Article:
Well, INTC stock now yields 1.6% per year, comparable to the S&P 500 index. Decent, but hardly something to get excited about, especially given Intel’s margins and balance sheet position are much better than the typical S&P company.
How about the increased buyback program? Upon perusing their press release, I find it entertaining that they took time in it to brag that since 1990 they have bought back 2.5 billion shares for $49 billion. They seem to think this is a good thing and shareholders should be impressed by that.
By my math, $49 billion divided by 2.5 billion shares come to $19.60 per share. Intel’s current stock price is around $25, so basically their ROI on their buyback, since inception, totals 25 percent. That’s 25 percent over a 15 year period! Average annual ROI? Less than 2% per year. If investors are impressed that their company has invested a whopping $49 billion over the last decade and a half at an interest rate of less than 2%, they should reassess the situation.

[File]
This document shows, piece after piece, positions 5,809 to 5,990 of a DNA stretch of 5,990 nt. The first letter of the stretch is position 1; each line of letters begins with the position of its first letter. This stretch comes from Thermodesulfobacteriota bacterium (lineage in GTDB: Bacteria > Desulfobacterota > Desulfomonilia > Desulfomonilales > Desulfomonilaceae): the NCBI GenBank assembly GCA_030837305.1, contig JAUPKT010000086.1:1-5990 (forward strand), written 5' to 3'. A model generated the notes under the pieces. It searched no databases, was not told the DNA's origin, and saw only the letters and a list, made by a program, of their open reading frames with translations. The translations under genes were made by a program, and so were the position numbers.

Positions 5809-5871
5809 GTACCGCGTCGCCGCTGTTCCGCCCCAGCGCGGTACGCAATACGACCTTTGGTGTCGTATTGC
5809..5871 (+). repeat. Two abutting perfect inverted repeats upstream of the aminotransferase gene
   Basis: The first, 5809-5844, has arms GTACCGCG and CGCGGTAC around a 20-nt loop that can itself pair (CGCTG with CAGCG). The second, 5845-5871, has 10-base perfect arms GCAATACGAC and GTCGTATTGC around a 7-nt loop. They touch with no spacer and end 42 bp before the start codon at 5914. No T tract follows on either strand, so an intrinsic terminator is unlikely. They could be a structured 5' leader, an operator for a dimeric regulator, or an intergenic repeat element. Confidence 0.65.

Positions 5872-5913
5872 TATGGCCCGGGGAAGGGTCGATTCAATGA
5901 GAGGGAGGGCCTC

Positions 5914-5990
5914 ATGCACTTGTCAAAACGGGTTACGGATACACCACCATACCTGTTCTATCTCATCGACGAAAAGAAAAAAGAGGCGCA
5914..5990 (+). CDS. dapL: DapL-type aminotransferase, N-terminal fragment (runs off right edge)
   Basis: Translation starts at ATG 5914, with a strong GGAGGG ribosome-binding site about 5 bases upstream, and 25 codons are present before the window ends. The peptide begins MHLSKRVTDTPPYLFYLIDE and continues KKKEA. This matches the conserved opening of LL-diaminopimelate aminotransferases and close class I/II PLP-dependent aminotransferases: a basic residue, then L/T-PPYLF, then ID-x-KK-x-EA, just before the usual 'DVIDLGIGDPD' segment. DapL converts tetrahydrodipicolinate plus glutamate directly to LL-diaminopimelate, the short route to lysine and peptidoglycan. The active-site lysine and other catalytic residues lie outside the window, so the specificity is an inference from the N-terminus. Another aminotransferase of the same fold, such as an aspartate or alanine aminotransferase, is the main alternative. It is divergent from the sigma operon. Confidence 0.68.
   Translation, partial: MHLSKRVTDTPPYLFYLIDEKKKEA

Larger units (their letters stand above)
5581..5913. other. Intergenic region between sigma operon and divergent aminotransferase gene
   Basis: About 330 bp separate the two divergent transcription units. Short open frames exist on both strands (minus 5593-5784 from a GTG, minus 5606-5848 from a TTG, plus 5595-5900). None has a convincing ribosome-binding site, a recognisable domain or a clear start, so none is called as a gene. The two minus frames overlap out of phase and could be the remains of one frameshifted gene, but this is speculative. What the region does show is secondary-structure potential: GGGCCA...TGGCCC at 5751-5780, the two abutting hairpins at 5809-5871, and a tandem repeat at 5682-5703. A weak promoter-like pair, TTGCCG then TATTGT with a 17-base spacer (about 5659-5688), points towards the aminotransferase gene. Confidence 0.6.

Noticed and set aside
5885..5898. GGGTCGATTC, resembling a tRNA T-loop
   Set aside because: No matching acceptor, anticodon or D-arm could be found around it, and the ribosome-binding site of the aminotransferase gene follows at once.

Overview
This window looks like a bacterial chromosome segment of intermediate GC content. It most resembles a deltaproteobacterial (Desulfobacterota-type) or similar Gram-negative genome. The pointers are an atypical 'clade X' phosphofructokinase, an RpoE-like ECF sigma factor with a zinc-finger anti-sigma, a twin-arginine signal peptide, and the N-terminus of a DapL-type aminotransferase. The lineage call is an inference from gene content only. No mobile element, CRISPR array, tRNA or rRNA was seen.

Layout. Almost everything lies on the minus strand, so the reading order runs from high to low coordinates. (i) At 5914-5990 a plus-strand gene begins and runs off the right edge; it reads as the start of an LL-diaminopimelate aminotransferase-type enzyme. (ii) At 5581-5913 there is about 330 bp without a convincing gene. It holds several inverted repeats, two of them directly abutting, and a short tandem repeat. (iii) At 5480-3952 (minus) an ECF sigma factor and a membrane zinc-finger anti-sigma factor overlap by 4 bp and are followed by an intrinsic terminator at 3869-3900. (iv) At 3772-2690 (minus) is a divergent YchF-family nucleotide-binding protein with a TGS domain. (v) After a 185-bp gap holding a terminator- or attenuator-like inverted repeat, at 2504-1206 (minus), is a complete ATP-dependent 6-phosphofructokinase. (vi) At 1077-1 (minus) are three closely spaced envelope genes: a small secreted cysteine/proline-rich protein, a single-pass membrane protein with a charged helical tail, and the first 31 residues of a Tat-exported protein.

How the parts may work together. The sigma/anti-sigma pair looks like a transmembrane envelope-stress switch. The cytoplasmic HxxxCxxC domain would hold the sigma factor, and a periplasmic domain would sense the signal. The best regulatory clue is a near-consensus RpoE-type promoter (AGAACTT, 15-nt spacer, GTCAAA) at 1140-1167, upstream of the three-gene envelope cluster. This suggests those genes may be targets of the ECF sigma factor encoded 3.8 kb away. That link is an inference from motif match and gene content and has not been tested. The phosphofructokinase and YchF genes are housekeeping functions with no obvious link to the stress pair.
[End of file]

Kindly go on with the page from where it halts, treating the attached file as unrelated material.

It’s true that investors who bought the stock in 1990 have done amazingly well, but don’t think for a second that it is in any way due to their stock buybacks. In fact, had they not wasted that $49 billion, I bet the stock would have done even better.